“I think we have to review things as we move forward and things have changed. There‘s a purpose behind it, the aim was to lift the standard of our team. I‘m in favour of looking at that. I think we need to establish what is the aim of our criteria, what are we actually trying to do? Personally, I want to take as many athletes as we can.”

Seven Races For Emma McKeon & Five For Kyle Chalmers

Taylor confirmed that Emma McKeon and Kyle Chalmers have been withdrawn from the 200m freestyle on the advice of their coaches because both have busy schedules packed with solo and relay duties.

Even dropping the 200m free leaves Emma McKeon with seven events in Tokyo and Kyle Chalmers five, including four relays after the addition of the mixed medley which, along with the addition of the women’s 1500m free and the men’s 800m free, will make medal tallies in Tokyo incomparable with counts of the past: there are simply more targets for swimmers to have a shot at in 2021 than ever before.

Madison Wilson will replace Emma McKeon in the women’s 200m freestyle, and on 1:55. 68 at trials will be a solid back up for the golden favourite, Ariarne Titmus, ranked World No 1 in the swiftest textile time in history, 1:53.09, a reach shy of Federica Pellegrini’s 2009 World recored in the last season of shiny suits.

Emma McKeon’s solo focus will be the 50m freestyle, 100m freestyle and 100m butterfly: she is a medal shot in all three.

On the big two names dropped from the 200m free, Taylor said:

Kyle Chalmers – Swimming Australia profile

“With Emma, she‘s got a fairly big program, she swims a lot of the relays. They’re taking a calculated decision there. Kyle, same thing. With his recent shoulder (surgery) and the challenge with that and coming back … they just wanted to manage his load as well.”

Revised entry list of Australian swimmers in individual events at Tokyo Olympics:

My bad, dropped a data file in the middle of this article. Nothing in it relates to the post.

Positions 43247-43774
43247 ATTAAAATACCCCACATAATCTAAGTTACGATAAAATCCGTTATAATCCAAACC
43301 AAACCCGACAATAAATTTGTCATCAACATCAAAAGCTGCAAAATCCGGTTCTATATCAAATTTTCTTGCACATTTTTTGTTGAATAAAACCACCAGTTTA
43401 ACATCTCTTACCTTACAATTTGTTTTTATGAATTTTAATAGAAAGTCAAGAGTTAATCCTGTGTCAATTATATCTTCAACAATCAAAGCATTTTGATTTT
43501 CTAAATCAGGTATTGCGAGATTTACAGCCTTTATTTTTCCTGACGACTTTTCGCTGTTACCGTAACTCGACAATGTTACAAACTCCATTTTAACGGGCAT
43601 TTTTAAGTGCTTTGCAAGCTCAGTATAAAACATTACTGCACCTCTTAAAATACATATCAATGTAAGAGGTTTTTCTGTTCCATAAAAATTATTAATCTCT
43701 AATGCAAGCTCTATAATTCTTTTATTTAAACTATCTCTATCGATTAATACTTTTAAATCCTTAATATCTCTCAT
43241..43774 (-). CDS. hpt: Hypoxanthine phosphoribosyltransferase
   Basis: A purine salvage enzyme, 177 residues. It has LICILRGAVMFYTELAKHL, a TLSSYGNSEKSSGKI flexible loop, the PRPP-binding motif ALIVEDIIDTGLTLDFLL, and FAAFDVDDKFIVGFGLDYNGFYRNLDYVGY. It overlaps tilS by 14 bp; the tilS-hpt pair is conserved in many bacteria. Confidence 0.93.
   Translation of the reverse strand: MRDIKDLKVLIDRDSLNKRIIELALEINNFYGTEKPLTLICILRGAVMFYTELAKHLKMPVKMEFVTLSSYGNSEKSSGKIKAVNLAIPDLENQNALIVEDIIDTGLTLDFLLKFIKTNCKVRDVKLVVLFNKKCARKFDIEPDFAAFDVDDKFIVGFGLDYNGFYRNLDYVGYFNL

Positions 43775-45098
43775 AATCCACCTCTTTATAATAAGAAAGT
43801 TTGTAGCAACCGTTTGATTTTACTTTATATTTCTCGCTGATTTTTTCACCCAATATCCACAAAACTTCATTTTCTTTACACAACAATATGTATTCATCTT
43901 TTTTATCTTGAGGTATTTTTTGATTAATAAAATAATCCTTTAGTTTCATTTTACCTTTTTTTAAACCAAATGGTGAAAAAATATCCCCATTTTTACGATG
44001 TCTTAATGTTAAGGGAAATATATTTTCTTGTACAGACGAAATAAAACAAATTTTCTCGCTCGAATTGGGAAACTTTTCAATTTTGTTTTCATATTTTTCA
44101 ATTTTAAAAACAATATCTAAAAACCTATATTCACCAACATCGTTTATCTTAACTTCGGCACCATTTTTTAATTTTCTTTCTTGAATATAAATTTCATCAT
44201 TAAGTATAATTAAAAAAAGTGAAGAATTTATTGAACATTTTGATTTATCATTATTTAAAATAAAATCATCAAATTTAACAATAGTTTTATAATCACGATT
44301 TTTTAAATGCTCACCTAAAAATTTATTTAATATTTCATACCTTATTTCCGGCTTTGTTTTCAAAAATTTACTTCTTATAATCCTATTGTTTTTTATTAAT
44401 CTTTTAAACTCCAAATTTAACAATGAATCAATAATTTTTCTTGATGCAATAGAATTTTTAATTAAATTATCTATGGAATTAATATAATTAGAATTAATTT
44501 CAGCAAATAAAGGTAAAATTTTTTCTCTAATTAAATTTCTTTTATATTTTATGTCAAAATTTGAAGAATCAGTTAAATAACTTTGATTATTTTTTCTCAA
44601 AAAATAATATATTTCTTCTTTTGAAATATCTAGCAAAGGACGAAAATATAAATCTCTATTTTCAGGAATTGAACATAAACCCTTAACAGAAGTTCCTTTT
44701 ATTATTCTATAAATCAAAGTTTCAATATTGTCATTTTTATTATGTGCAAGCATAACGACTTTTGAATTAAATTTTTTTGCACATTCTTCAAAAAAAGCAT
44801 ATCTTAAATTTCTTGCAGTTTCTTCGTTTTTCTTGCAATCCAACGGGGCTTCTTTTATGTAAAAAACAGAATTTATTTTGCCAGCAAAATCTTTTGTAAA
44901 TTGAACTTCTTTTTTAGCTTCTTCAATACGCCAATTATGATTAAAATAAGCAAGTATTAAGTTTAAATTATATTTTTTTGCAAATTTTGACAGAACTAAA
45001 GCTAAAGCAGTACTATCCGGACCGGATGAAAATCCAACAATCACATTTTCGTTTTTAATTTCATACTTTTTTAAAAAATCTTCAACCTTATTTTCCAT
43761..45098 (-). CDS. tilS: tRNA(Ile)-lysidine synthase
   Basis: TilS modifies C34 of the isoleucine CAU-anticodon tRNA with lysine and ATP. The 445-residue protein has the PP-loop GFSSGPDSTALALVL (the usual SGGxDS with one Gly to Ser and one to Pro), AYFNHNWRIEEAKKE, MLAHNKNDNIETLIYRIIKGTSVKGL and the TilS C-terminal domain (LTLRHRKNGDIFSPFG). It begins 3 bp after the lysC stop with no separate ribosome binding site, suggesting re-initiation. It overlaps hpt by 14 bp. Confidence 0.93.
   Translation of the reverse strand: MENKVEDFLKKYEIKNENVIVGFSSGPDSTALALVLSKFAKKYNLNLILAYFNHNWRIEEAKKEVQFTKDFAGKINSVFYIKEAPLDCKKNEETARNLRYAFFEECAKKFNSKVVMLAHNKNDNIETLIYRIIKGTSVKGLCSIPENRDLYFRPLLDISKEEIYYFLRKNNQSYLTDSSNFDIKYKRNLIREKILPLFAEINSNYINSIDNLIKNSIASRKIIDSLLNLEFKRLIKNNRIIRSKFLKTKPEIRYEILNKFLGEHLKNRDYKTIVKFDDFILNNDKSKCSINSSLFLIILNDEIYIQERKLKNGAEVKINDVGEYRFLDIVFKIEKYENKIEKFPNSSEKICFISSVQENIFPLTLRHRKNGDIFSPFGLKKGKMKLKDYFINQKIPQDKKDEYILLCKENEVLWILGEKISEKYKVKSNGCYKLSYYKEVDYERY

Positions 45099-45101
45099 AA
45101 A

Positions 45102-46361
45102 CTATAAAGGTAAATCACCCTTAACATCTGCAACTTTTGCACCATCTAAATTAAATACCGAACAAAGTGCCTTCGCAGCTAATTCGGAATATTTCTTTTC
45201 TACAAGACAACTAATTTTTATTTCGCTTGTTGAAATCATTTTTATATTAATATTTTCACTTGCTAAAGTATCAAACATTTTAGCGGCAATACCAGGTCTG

50m freestyle

  • Men – Cam McEvoy
  • Women – Emma McKeon, Cate Campbell

100m freestyle

  • Men – Kyle Chalmers, Cam McEvoy
  • Women – Emma McKeon, Cate Campbell

200m freestyle

  • Men – Elijah Winnington, Tommy Neill
  • Women – Ariarne Titmus, Madi Wilson

400m freestyle

  • Men – Elijah Winnington, Jack McLoughlin
  • Women – Ariarne Titmus, Tamsin Cook

800m freestyle

  • Men – Jack McLoughlin
  • Women – Ariarne Titmus, Kiah Melverton

1500m freestyle

  • Men – Jack McLoughlin, Tommy Neill
  • Women – Maddy Gough, Kiah Melverton

100m backstroke

  • Men – Mitch Larkin, Isaac Cooper
  • Women – Kaylee McKeown, Emily Seebohm

200m backstroke

  • Men – Tristan Hollard
  • Women – Kaylee McKeown, Emily Seebohm

100m breaststroke

  • Men – Zac Stubblety-Cook, Matt Wilson
  • Women – Chelsea Hodges, Jess Hansen

200m breaststroke

  • Men – Zac Stubblety-Cook, Matt Wilson
  • Women – Jenna Strauch, Abbey Harkin

100m butterfly

  • Men – Matt Temple, David Morgan
  • Women – Emma McKeon, Brianna Throssell

200m butterfly

  • Men – Matt Temple, David Morgan
  • Women – Brianna Throssell

200m individual medley

  • Men – Mitch Larkin, Brendan Smith
  • Women – Kaylee McKeown

400m individual medley

  • Men – Brendan Smith, Se-Bom Lee
Share this post